The Lord Jesus' words to his disciples had set me free from this confusion of mind: "… Whoever wishes to be great among you shall be your servant; whoever wishes to be first among you shall be your slave. Just so, the Son of Man did not come to be served but to serve and to give his life as a ransom for many" (Matt 20: 25-28).

As I pondered these words, my conviction grew strong. It appeared to me then to be a priest is to be another Christ for others in love and service. This was what I realized and what I decided to give up my life for. I did not see this giving up just as a sacrifice, but a way of living life to the fullest.

I informed my dad about my decision and asked him for permission to leave home and join the program for candidates. This meant I would leave my family and move in to live in the parish's rectory. However, my dad seemed disappointed. My dad did not like the idea, not because he was against priesthood as such, but rather he understood how important and wonderful priesthood was. More importantly, he knew his prodigal son too well! He was afraid I was prematurely acting out of impulse, and priesthood was not for me. Despite this fear, he later approved my leaving.

In 2010, I asked him for the reason behind this change of mind. He told me that when I was 3 years old, I contracted pneumonia. After three surgeries, doctors did not think I would live. They told him to bring me home. They expected me to die soon.

A small coffin had been made; our house was rearranged and gotten ready for a funeral. In the midst of all this preparation, my father had a mysterious encounter with a man, who he believed to be St. Joseph. He believed in the dream, St. Joseph had told him that: "You will be losing your properties, but not your son."

Whether or not these were actual words of St. Joseph to him in the dream or just a hallucination, the fact remained that I miraculously recovered from the illness and grew up strong. As he recalled this incident, he changed his mind because, according to his words, "if God has called you and you responded, I cannot keep you."

Like my father, I have no doubt my life was God's work of grace. God, like a good Father, has led me along this path of discernment. Two years after my joining the Diocese of Hai Phong, Vietnam, on Aug. 7, 2007, I was sent to the Diocese of Oakland. From 2007 to 2010, I was sent to study English and philosophy at Mount Angel Seminary in Oregon. Three years of preparation on the hilltop paved the way for me to St. Patrick's Seminary and University in Menlo Park, where I have been studying for the last five years.

Being at St. Patrick's Seminary is truly a privilege, because I am closer to my new home — I mean the Diocese of Oakland. I call her new home because here, I learn to love others of different skin colors; here, I learn to appreciate the multicultural community with its diversity and unity; here, I learn to serve God's people other than those of my own race; here, I learn to give and receive from many people of good will, love and care; here, I learn to say "yes" to God's call to the priesthood in imitation of Christ, whose priesthood I pray to be part of.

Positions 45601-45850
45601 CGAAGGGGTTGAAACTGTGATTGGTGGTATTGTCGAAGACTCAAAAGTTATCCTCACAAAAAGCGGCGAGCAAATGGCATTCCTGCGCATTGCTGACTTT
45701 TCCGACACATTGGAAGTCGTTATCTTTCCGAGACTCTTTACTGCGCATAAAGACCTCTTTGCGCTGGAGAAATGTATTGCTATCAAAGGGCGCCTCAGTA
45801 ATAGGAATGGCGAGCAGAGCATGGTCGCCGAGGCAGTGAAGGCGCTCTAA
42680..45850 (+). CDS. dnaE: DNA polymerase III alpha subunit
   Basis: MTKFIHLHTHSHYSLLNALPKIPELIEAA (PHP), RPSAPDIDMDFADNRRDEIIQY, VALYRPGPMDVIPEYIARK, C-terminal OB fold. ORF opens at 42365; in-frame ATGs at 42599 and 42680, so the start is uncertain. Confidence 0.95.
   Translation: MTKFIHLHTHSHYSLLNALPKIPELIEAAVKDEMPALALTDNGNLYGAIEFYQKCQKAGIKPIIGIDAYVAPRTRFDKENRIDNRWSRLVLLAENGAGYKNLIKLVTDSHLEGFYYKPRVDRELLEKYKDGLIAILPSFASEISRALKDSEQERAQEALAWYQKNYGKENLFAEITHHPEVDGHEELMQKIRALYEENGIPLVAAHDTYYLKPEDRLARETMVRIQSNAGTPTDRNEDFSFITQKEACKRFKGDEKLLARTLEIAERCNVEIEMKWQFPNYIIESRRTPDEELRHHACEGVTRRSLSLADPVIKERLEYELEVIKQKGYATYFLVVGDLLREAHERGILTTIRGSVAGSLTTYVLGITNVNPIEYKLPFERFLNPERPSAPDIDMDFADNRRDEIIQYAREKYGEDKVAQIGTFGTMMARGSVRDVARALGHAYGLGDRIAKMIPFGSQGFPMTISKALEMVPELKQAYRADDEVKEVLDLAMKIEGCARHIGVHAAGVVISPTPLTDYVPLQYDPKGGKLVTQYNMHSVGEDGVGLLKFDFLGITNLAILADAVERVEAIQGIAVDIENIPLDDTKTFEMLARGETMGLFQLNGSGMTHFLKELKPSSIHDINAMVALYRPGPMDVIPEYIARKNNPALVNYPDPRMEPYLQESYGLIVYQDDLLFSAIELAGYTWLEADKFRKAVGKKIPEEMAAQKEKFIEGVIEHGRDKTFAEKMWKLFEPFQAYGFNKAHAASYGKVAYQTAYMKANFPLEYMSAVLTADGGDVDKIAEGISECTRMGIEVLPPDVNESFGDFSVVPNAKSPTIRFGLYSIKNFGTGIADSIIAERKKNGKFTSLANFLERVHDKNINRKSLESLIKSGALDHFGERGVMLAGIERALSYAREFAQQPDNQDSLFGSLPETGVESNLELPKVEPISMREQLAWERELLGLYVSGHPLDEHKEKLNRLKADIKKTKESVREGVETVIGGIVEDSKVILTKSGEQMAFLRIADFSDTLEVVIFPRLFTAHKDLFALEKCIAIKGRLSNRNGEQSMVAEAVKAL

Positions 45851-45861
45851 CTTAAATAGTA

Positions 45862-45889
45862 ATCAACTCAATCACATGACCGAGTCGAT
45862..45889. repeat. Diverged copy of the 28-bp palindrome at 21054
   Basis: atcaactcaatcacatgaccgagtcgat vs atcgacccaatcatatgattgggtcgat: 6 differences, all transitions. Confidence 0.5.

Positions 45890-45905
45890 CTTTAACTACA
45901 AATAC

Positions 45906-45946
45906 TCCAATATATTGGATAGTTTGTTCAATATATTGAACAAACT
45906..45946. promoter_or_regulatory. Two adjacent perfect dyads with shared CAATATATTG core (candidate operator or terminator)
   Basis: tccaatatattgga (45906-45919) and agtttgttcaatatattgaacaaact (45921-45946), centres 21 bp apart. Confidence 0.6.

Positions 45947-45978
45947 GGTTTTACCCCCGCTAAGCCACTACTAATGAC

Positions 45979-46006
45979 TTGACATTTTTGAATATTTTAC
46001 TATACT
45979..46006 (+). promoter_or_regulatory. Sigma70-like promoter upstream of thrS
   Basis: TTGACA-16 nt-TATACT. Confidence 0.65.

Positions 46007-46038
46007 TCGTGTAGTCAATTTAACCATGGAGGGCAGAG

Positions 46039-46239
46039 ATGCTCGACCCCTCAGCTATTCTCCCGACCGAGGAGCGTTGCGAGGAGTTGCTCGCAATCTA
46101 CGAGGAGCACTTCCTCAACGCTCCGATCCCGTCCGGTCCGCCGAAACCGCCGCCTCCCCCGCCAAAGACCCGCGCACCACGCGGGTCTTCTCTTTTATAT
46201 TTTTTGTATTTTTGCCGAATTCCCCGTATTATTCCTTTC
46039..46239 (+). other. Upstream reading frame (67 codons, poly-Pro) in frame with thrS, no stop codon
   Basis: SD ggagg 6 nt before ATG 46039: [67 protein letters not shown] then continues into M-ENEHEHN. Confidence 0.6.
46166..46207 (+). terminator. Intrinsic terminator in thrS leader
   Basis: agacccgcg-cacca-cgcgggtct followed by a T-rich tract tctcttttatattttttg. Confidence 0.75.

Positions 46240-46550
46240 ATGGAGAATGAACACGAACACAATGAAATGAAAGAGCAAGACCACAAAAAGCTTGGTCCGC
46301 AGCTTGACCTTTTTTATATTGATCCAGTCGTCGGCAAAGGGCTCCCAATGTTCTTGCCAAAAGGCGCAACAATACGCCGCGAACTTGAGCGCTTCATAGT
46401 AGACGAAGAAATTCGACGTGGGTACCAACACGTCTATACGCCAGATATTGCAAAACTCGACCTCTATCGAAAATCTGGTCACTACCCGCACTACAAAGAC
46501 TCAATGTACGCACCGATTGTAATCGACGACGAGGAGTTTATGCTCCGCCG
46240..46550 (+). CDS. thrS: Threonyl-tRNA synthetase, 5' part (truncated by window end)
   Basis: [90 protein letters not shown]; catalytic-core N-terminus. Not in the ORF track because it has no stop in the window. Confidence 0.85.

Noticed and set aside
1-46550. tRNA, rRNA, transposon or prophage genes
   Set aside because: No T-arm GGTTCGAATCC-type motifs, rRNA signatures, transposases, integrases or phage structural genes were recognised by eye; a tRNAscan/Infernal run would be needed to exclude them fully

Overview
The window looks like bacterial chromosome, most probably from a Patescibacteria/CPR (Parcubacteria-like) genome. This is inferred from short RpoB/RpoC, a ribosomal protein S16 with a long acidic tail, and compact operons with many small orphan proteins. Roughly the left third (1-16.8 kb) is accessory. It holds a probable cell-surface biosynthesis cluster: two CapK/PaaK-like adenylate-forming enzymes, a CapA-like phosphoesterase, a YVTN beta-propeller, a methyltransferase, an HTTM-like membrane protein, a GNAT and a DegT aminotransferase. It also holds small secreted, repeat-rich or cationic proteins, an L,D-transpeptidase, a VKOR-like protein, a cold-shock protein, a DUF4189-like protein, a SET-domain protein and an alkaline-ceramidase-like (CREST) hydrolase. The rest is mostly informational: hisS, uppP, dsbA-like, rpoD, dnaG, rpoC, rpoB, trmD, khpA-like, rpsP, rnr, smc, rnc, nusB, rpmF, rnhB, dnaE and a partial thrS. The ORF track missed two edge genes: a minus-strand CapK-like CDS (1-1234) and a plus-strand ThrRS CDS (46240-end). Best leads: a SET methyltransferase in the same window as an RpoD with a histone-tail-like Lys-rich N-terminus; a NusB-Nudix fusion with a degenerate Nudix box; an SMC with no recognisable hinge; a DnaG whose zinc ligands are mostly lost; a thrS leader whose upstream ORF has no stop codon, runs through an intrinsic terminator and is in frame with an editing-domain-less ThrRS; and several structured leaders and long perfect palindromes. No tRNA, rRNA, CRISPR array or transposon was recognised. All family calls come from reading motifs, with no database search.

To conclude, I would like to borrow the words of the psalmist:

…Know that the LORD is God,
he made us, we belong to him,
we are his people, the flock he shepherds.
Enter his gates with thanksgiving,
his courts with praise.
Give thanks to him, bless his name;
His mercy endures forever,
his faithfulness lasts through every generation (Ps 100:3-5).

Peter Tu Nguyen

Peter Tu Nguyen

It is a privilege for me to share some insights of my vocation journey. I was born and raised in a Catholic family of six children in Haiphong, a province in the North of Vietnam. I became a seminarian of the Diocese of Haiphong in 2003, a short time after graduating at the University of Hanoi.

It was a long discernment process that began when I was at the age of 10 at the refugee camp in Hong Kong from 1988 to 1993. Father Luis Robert, a Jesuit priest who served thousands of refugees, enlightened and formed in me a desire to be a priest in order to serve God's people. Father Robert traveled from camp to camp bringing the message of the Gospel to the people who were in need of consolation, peace and love after suffering the escape from their own hometowns. His compassion to the refugees manifested the image of Christ the Good Shepherd and gave me an example of a good priest. This image became part of my life that has inspired me to ponder in my heart the calling to become a priest.